The author is a veteran of the computer graphics industry. Rost started programming graphics on an Apple II in the late 1970s. He was working on programmable graphics hardware as early as 1983, when programmable graphics hardware meant little more than a framebuffer with a microcode interface.
Graphics hardware has advanced dramatically since then and continues to advance rapidly today. Most modern 3D hardware supports some type of programmable interface, and should support the Architectural Review Board (ARB)-approved OpenGL Shading Language in the near future. "We think the hardware designs are moving quite rapidly," said Rost. "It should only be a generation or two before all OpenGL hardware vendors fully support the OpenGL Shading Language."
The first chapter is a whirlwind overview of OpenGL. You might be tempted to skip this chapter. But before you do, consider that the author is one of only a few who have contributed to every major revision of OpenGL-who better to learn from? If you're a beginner or intermediate OpenGL programmer, you'll certainly learn something in this brief review.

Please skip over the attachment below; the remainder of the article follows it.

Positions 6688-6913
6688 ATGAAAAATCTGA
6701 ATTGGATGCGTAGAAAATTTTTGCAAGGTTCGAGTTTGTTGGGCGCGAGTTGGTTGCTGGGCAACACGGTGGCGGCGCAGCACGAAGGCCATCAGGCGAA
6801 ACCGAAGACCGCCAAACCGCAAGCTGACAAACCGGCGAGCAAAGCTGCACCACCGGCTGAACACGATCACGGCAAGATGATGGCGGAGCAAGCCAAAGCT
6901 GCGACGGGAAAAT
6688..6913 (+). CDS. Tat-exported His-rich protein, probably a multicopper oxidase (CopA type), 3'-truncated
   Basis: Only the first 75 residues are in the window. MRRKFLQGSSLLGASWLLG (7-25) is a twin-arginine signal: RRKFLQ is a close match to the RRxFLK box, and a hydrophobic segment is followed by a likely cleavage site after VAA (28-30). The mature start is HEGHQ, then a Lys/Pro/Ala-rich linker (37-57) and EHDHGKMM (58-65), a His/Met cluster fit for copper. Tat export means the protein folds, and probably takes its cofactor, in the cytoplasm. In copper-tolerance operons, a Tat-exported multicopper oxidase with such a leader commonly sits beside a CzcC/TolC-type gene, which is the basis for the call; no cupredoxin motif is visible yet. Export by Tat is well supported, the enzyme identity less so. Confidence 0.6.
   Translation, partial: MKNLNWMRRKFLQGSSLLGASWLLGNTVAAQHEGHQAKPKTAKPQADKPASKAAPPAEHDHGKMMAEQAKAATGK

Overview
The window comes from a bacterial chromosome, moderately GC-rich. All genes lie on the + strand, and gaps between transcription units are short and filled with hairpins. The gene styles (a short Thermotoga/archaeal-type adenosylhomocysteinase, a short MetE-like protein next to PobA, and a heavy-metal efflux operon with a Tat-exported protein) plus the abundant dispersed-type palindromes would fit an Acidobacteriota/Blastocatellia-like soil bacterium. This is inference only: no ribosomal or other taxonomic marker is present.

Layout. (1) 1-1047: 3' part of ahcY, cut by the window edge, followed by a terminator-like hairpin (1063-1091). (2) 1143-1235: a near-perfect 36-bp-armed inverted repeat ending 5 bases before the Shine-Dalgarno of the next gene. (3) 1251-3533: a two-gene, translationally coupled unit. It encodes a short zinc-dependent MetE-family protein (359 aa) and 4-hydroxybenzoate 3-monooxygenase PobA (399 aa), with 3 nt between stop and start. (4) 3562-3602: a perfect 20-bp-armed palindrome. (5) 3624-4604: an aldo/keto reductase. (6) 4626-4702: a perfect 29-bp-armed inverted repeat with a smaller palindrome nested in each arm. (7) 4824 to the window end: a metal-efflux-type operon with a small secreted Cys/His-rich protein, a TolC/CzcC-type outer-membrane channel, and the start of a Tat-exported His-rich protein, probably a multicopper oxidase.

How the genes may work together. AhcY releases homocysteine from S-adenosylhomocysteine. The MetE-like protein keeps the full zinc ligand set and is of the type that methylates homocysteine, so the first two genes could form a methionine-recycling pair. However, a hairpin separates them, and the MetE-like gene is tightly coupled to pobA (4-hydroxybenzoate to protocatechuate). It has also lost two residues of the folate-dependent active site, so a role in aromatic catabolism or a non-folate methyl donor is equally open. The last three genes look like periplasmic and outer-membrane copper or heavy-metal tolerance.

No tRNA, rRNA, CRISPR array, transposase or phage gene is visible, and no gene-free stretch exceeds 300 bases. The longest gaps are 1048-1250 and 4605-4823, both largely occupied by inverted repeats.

Chapters 2 through 7 introduce the reader to the OpenGL Shading Language, covering topics such as language semantics, built-in functions, and OpenGL entry points for specifying shaders.
Chapter 8 discusses shader development and performance issues. As you might expect from a book on a shading language, much of the performance discussion concerns shaving cycles from vertex- and pixel-shaders. The information is practical and not obvious even to intermediate programmers, such as using min() or max() instead of clamp() when you know the variable will only exceed one end of a range. However, I found little discussion on how a developer might determine which stage of the rendering pipeline is the performance bottleneck. Since this subject is considered black magic by many young and enthusiastic graphics developers, Rost could have added value to his book with a short section on this subject.
In programming, a few lines of code are worth a thousand words. Rost demonstrates this principle in chapter 9 where he provides shader listings for implementing core OpenGL functionality. The OpenGL Specification is the ultimate definition of OpenGL internal functionality, but the spec is mostly text and formulas, with only a few code listings. A programmer can quickly learn what OpenGL is doing under the hood by reading through the listings in chapter 9. These well-written, concise, and efficient examples of shader code are both illuminating and instructive.